Skip to main content
Browse the 1966 Encyclopaedia of New Zealand
Graphic: An Encyclopaedia of New Zealand 1966.


This information was published in 1966 in An Encyclopaedia of New Zealand, edited by A. H. McLintock. It has not been corrected and will not be updated.

Up-to-date information can be found elsewhere in Te Ara.



The Second Period

Then, after a lull around the turn of the century, the second period of major achievements, 1905–14 began. Our two most famous guides, Peter and Alex Graham, made their appearance. Peter Graham led the first traverse of Mount Cook in 1906 and followed it with many outstanding climbs. Newton, Teichelmann, and Alex Graham specialised in the heavily glaciated region at the head of the Fox and made first ascents of a further six peaks – La Perouse, Hicks, Lendenfeld, Haast, Douglas, and Torres, all 10,000 footers. A band of fine guides was gathered at the Hermitage, where Peter Graham, as chief guide from 1906 to 1922, established a tradition and an attitude towards the mountains of which the influence continues still. Within this period, too, some climbers were active in the Otago Alps, where in 1909 the beautiful peak of Aspiring was climbed. Some early climbs were made from the Rangitata, with the first ascent of D'Archiac in 1910.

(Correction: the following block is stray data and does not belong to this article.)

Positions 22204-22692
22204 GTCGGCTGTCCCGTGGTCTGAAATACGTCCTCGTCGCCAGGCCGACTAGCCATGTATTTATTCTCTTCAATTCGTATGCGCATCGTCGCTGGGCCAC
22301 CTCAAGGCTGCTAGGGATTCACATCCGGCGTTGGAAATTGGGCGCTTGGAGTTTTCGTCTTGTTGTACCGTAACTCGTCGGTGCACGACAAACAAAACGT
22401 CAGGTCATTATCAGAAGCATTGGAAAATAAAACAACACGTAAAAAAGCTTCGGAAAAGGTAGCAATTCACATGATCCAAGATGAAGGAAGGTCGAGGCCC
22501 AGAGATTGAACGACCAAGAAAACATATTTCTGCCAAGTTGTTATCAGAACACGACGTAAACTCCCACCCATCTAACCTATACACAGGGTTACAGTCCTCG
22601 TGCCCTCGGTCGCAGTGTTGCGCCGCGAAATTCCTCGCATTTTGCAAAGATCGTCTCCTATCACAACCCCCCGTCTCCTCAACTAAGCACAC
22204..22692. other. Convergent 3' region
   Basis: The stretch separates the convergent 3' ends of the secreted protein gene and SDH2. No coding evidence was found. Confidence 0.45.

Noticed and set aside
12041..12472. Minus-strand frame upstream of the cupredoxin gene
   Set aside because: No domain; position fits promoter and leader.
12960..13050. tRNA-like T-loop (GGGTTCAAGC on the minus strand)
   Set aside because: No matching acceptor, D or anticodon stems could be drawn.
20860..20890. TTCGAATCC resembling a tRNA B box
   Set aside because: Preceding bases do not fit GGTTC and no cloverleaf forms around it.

After the First World War, guideless climbing steadily grew, especially under the inspiration of the Englishman, Porter. Then in the early 1930s it experienced an upsurge of interest which in the course of a few years swept the Alps from end to end with bands of enthusiastic climbers. The valleys and mountains of Otago, Westland, and South and North Canterbury were thoroughly explored, and a succession of new climbs and new crossings has continued down to the present day. These expeditions, which were often of first-class importance, are recorded in the journals of the New Zealand Alpine Club and the Canterbury Mountaineering Club, but are too numerous to be mentioned here. The climbing of the last three decades, however, has been marked by the presence of great numbers of student climbers, a steady progress in the development of mountaineering skills, a growth in the number and influence of mountain clubs, and a parallel increase in the popularity of tramping. Finally, as a natural outcome of this mountaineering flood-tide, several expeditions have been made overseas. The first expedition to the Himalayas took place in 1951. At its conclusion Hillary and Riddiford joined Shipton's reconnaissance of Everest and kindled the spark which resulted in Hillary and Lowe's part in the 1953 ascent. Since then there have been expeditions to the Himalayas, Peru, Antarctic, and New Guinea.

Next Part: Mountain Clubs